3. Post a list of 5 social issues possibly relevant to Essay 2.
  4. I studied with a writer in college whose mantra was “Every good text is a list, but not every list is a good text.” Connect this to what Lauren Duca is saying in “The Viral Virus.”  What are some of the critiques she makes of texts that are only lists?  (Bonus points if you catch the word she uses to describe this genre of online text.)

For Tuesday 9/22

For Tuesday 9/22, 5p:

  1. Read Lauren Duca, “The Viral Virus” and Christopher Lane, “Addicted to Addiction.”
  2. Post a Media Share (#5) related to any of our three most recent readings: Serpell’s “Triptych: Texas Pool Party” or Duca’s or Lane’s texts…

That’s all for now—will try to catch up on reading, responding and grading in the coming week, I promise!


#4. For Friday 9/18

For Friday 9/18

OK, so I’d like to take this week to catch up on several things, including Essay 1 feedback and revisions to last week’s writing assignment related to Serpell’s text (#3, for Fri 9/11). We will speak more about this text in our Zoom meeting this week, and I’d like you to re-think and re-write what you wrote in response to it for last week (or, if you’ve yet to complete last week’s work, you lucked out and now have a second chance ;). Please share your revised responses as comments on the original prompt post.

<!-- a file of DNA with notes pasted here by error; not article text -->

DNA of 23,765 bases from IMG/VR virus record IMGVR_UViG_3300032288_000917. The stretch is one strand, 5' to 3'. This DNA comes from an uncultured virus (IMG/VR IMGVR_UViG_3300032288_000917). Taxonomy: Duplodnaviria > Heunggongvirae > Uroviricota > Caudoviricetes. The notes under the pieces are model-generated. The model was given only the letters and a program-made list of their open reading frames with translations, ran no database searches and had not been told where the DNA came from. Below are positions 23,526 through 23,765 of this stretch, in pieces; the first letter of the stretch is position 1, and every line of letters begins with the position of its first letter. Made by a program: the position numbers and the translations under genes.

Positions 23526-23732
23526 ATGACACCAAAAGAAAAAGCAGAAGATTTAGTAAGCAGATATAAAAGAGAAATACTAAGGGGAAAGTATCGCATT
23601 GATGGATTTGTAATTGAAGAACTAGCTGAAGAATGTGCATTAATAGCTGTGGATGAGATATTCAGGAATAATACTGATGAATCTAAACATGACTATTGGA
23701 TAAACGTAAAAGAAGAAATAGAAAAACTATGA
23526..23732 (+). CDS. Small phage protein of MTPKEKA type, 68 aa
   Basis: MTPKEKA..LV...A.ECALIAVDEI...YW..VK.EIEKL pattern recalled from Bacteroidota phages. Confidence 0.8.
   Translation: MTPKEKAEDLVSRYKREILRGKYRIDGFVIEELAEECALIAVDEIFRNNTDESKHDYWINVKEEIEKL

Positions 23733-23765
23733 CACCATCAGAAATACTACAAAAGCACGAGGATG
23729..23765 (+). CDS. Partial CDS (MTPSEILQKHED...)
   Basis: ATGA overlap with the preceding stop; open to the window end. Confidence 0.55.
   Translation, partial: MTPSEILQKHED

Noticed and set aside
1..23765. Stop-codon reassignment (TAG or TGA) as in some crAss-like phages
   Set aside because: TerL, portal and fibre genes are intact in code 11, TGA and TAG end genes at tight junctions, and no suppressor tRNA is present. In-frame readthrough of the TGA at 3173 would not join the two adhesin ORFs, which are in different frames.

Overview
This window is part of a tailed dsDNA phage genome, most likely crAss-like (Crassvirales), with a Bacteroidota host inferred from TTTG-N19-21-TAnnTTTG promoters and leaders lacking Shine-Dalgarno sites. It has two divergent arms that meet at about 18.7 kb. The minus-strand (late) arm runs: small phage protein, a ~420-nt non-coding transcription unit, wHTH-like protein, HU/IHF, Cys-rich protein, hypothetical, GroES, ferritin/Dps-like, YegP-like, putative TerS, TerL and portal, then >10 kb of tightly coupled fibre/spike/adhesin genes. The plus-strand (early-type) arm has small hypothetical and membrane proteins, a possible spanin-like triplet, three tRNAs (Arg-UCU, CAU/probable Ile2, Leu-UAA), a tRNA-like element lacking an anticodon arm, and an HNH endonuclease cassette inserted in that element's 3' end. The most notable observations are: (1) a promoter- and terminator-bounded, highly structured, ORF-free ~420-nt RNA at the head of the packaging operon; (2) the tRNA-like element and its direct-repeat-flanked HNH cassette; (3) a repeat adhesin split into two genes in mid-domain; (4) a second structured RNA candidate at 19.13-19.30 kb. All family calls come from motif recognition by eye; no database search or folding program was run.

In addition—also for this Friday (9/18)—please read 3 Essay 1s and share feedback for each of them as a comment responding to each person’s post.

Lastly—and still for this Friday (9/18)—please read at least 1 other person’s Media Share #4 (their list of weird stuff they’ve seen online) and comment on it in the following way. I want us to keep working on identifying patterns in lists, as this will help us to establish connections between different parts of Essay 1 and also to begin topics to research and write about for Essay 2 (more on this in the weeks to come). So what I want you to do is this: read the person’s Media Share #4 list; then make 2 sub-lists, each containing a few of the things on the original list that have something in common. Title each sublist using a word or phrase that describes what each of the items in the sublist has in common. Here’s my example from last week:

Original List of weird shit I’ve seen on the internet – > What have I learned from the internet? (question to connect this to Essay 1 assignment)

–an owl eating a man’s rooftop strawberries
–a gaping butthole, sent via anonymous link
–a hog galloping through a city
–a semi-nuclear explosion in Beirut
–video of the Twin Towers falling
–a polar bear cuddling a dog
–a Trump supporter being shot in Portland OR
–George Floyd being asphyxiated by a police officer

SUBLISTS (based on topics/patterns/themes I’ve noticed in my original list above)

–a semi-nuclear explosion in Beirut
–video of the Twin Towers falling
–a Trump supporter being shot in Portland OR
–George Floyd being asphyxiated by a police officer

–an owl eating a man’s rooftop strawberries
–a hog galloping through a city
–a polar bear cuddling a dog

AGAIN: what I want you to do is read someone else’s original list and comment on it with two sublists organized in terms of patterns, topics, themes that *you* notice in their original list.


For Tue 9/15

1. As your Media Share (#4) for Tuesday (9/15), please share your lists of things you’ve seen online that we worked on toward the end of our last Zoom meeting.  Include a link to at least one of these things.

2. Read & comment on one other person’s Media Share (any of them—a post with no comments or only a few comments, preferably).